Jamie Leigh Jones was one of the stars of the litigation-lobby-sponsored "Hot Coffee" and a poster-child for the anti-arbitration movement—though her arbitration clause had nothing to do with the Department of Justice's decision not to criminally prosecute her rape allegations, and did not block her lawsuit against KBR or her alleged rapist.
This may not be a surprise to those who read my skeptical reporting (Dec. 2007 I, Dec. 2007 II, Dec. 2007 III, Feb. 2008 I, and Feb. 2008 II), but Mother Jones reporter Stephanie Mencimer (an inspiration for the "Hot Coffee" movie) is discovering that Halliburton's claims that Jones's allegations were false was not a smearing of an alleged rape victim, but have some merit.
The court has already thrown out Jones's most sensational allegations—gang rape and being "locked in a container" for reporting the rape—out of the case for lack of evidence. The medical evidence isn't very friendly to Jones, either. And her damages claims seem exaggerated: "At the same time Jones was telling therapists and psychiatrists that she was virtually disabled by post-traumatic stress disorder and could not work, leave the house, drive, or have meaningful relationships with men, she has completed three college degrees, including an MBA; gotten married; had two babies; worked as a teacher and now as a part-time college professor; testified repeatedly before Congress; gone on TV; appeared in a documentary; and started a foundation to support women working as contractors overseas. It's not the résumé of someone as paralyzed by trauma as Jones has claimed to various therapists and psychologists."
One thing Jones has working in her favor is that her story seems so incredible, her pursuit of justice so sincere, that it's almost unimaginable that she would make it up. After all, why would anyone put themselves through that kind of torture? But KBR and Boartz also have a ready answer to that question. It's The Jamie Leigh Story: How my Rape in Iraq and Cover-up Made Me a Crusader for Justice, the working title of her book.
For years, Jones has been in discussions with book agents, screenwriters, and production companies. In 2008, Paul Pompian, a film producer with dozens of docudrama credits to his name, bought the rights to her story. He says that his company is working on film version of Jones' story and that a book is also in the works. "Frankly, we're waiting for the outcome of the trial," he told me. "We're hoping for a verdict that will give us a third act. Hopefully it will be an outcome that's good for us and the movie and especially for Jamie Leigh." Both the screenwriter and Jones' coauthor were expected to be in Houston watching part of the trial, according to Pompian.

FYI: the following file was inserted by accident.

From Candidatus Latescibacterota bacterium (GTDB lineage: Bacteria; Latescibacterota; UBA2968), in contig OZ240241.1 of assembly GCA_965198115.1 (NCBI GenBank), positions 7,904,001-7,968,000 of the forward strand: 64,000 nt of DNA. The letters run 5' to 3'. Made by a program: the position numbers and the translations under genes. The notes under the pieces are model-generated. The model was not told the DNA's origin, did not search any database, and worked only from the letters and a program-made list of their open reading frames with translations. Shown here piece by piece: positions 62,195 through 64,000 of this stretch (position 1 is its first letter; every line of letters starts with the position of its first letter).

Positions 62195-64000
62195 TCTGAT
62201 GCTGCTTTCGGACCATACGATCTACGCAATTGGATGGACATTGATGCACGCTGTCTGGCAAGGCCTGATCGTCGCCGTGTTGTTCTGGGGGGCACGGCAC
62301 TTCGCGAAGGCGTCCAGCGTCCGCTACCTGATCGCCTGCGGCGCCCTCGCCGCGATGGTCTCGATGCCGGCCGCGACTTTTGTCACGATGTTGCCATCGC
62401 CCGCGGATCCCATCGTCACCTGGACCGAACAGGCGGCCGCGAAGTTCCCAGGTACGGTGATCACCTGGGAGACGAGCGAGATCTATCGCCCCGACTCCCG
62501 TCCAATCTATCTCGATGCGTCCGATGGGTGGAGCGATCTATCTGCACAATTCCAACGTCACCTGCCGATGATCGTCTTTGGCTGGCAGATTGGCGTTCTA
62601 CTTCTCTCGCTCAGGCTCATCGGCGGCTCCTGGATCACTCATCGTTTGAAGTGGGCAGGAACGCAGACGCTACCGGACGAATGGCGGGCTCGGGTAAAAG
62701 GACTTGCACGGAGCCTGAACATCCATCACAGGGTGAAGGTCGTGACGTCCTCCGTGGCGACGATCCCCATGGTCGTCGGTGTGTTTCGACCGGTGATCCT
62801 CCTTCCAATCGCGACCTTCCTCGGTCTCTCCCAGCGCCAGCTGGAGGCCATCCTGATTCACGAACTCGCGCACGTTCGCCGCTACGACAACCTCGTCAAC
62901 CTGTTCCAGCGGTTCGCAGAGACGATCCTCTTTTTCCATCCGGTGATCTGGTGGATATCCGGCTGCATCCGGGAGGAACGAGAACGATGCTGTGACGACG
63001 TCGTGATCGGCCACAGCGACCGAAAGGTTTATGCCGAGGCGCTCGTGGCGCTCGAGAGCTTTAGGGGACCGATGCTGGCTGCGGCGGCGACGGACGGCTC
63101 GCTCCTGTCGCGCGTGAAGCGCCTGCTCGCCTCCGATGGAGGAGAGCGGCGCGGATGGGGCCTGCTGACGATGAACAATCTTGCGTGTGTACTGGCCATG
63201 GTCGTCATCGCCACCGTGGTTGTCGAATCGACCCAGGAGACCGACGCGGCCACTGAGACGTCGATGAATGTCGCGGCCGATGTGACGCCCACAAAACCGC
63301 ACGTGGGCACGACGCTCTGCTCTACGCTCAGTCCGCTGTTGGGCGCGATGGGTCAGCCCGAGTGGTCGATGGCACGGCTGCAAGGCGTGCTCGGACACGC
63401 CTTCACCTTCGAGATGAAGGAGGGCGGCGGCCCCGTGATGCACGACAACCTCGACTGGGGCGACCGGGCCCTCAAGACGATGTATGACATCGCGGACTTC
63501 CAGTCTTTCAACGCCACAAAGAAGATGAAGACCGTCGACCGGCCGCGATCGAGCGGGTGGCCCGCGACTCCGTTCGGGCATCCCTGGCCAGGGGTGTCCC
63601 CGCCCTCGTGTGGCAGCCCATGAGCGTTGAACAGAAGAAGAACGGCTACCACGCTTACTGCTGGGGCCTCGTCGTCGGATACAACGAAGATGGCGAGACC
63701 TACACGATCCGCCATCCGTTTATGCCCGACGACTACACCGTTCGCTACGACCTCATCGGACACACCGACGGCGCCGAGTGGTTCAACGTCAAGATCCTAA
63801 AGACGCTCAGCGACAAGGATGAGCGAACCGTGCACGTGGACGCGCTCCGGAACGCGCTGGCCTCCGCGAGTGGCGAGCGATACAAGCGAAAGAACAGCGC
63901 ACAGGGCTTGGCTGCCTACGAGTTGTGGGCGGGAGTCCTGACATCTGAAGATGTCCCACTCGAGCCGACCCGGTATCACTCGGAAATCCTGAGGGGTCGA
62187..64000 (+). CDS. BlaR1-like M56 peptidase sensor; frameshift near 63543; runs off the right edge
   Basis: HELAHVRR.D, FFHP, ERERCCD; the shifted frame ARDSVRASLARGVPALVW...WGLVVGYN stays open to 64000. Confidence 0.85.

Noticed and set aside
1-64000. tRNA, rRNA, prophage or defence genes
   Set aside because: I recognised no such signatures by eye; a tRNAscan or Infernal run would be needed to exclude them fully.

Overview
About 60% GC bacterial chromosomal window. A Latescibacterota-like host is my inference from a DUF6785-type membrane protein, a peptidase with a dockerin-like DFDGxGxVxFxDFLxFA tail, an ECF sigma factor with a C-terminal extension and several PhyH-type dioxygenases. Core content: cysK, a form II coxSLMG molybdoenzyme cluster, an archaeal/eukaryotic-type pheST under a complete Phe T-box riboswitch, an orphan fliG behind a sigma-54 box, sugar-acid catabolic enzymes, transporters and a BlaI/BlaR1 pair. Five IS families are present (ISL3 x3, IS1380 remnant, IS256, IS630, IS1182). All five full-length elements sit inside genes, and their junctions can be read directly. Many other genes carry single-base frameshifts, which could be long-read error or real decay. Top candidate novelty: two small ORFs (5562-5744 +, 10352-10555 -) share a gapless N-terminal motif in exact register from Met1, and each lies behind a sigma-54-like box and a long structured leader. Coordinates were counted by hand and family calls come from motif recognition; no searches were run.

When KBR's lawyers first learned of the book deal, they went to court seeking access to the manuscript and other documents. Jones fought the disclosure, arguing that it would diminish the work's financial value. Jones' lawyers filed a motion with the court declaring that the manuscript was a work of fiction.
Update, July 12: I based my analysis of the trial on Mencimer's reporting, but Charles Boartz attorney Andrew McKinney writes us to say that I wasn't precisely accurate: "False imprisonment was booted, but the issue still went to the jury under the guise of fraud in the inducement. JLJ lost, but it was in the case. As for the gang rape allegation, it was simply abandoned for lack of evidence. She surely did make the allegations, which is why she lost, among other things."